a head start. 13 ' 5 It may be the outcome of uncertainty, which has the 
effect of making entrepreneurs plan for wide safety margins, so that 
many firms are discouraged from entering the industry, while the more 
enterprising ones who do enter are rewarded with a profit. 137 Or it may 
arise from the fact that the industry is one in which indivisibility of im- 
portant resources constitutes a serious obstacle to freedom of entry; a 
market area, for example, may provide the existing number of firms in a 
particular industry with more than the normal profit, but may not offer 
sufficient promise of profit to justify the establishment of an additional 
enterprise in the area. 138 In all of these cases, persistence of the profit de- 
pends upon a lack of freedom of entry. Also, in all of these cases the 
profit is likely in time to be resolved, wholly or partially, into rents at- 
tributable to one or another of the factors of production. 139 

(2) Proponents of the type of theory according to which profits are 
regarded as the reward for enterprise have equally stressed the relation 
between profits and dynamic change in the economy. The attempt has 
been made, however, to relate the return to the entrepreneur as a factor 
of production and to attribute profits to some function or functions per- 
formed by him. One of the difficulties which has continued to plague this 
approach is the difficulty of defining the entrepreneurial function and of 
locating it in the corporate form of enterprise. In fact, a considerable part 
of the attention devoted to the subject of profits in recent years has been 
focused on this problem. 

Although the return to management as such is generally regarded as 
essentially a wage, functionally speaking, rather than an element in 
profits, the view is widely held that the making of those decisions as to 
policy which cannot be delegated is an entrepreneurial function. Consid- 
erable progress has been made in identifying the group within the corpo- 
ration which is usually responsible for performance of this function. 140 

186 R. Triffin, op. cit., pp. 168-179. 

137 F. Machlup, "Competition, Pliopoly and Profit," Economica, February and May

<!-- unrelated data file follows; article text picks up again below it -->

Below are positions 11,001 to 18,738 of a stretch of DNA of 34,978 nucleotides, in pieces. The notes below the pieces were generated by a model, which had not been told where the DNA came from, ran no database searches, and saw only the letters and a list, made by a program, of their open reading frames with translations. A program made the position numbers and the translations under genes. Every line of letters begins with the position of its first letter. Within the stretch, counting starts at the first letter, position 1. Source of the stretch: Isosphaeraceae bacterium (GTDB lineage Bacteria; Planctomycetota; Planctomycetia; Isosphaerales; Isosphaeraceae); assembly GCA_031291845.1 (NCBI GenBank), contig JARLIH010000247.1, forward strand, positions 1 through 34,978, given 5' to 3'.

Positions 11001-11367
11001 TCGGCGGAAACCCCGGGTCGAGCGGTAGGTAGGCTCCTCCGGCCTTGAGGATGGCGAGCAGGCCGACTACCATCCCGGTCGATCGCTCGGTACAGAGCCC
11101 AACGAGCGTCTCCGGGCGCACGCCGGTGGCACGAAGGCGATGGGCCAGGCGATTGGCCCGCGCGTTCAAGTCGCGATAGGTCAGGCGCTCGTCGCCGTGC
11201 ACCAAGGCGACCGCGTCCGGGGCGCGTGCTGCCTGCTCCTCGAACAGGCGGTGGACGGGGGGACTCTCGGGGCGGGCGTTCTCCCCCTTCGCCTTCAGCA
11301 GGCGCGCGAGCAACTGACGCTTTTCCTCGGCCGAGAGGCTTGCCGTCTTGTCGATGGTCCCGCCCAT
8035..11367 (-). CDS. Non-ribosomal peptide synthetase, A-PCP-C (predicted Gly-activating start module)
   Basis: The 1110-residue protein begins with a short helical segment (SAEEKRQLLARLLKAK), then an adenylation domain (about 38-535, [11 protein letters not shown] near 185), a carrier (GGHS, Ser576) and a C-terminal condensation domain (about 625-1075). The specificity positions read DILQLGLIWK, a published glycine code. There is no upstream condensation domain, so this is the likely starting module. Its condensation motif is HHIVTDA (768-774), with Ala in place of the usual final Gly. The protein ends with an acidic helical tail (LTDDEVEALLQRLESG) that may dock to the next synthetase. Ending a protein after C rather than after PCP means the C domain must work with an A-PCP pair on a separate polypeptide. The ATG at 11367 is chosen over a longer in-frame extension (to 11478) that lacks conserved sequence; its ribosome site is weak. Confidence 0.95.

1942, IX, pp. 15-17, 154-156. 

138 Ibid., pp. 17-19, 167-170. 

139 Cf. above, p. 45. 

1W R. A. Gordon, Business, Leadership in the Large Corporation (Washington, 1945), 
Ch. 4-1 1. 


Although outside groups or important stockholders are sometimes in- 
volved and although every corporation is probably, strictly speaking, 
unique with respect to the location of the decision-making function, 
Gordon finds that "the main elements of business leadership are exercised 
by the executive group. " 141 The reward for performance of this function 
is, however, not typically what the economist ordinarily thinks of as 
profits, but is more likely to be salary (possibly plus a bonus), combined 
perhaps with an opportunity to make capital gains by trading (with the 
benefit of inside information) in the stock of the company, and with, 
perhaps, a psychic element of prestige and a feeling of power. The execu- 
tive group may nevertheless seek to maximize the net profit of the busi- 
ness, since their efficiency and their success as executives are likely to be 
measured by the criterion of profits. If, however, the making of those 
decisions which cannot be delegated to subordinates is one of the most 
important functions of entrepreneurship, those that perform this function 
in a large corporation are mainly rewarded by forms of remuneration 
other than profits. 142 One answer, not altogether satisfactory, is that the 
firm itself as a working organization should be regarded as the entrepre- 
neur. 143 Another answer is that the compensation of certain executive offi- 
cers should be regarded as part of the profit of the corporation, from the 
economist's point of view, and should therefore not be deducted from 
gross profit in arriving at net. 144 

There remains to be considered the reward for the function of bearing 
uncertainty. It has become increasingly clear, in the discussions of uncer- 
tainty that have occurred recently, that the analysis is best to be con- 
ducted in terms of successive time periods, since the problem is essen- 
tially a dynamic one. One technique which has received considerable use 
in this connection is to express expected net returns as a probability dis- 
tribution. 145 Another technique is to conceive of each entrepreneur as de- 

141 Ibid., p. 317. 

142 J. C. Baker, "Executive Compensation Payments by Large and Small Industrial 
Companies," Quarterly Journal of Economics, May 1939, LIII, pp. 404-434; R. A. 
Gordon, "Ownership and Compensation as Incentives to Corporation Executives," ibid., 
May 1940, LIV, pp. 455-473; idem, Business Leadership in the Large Corporation,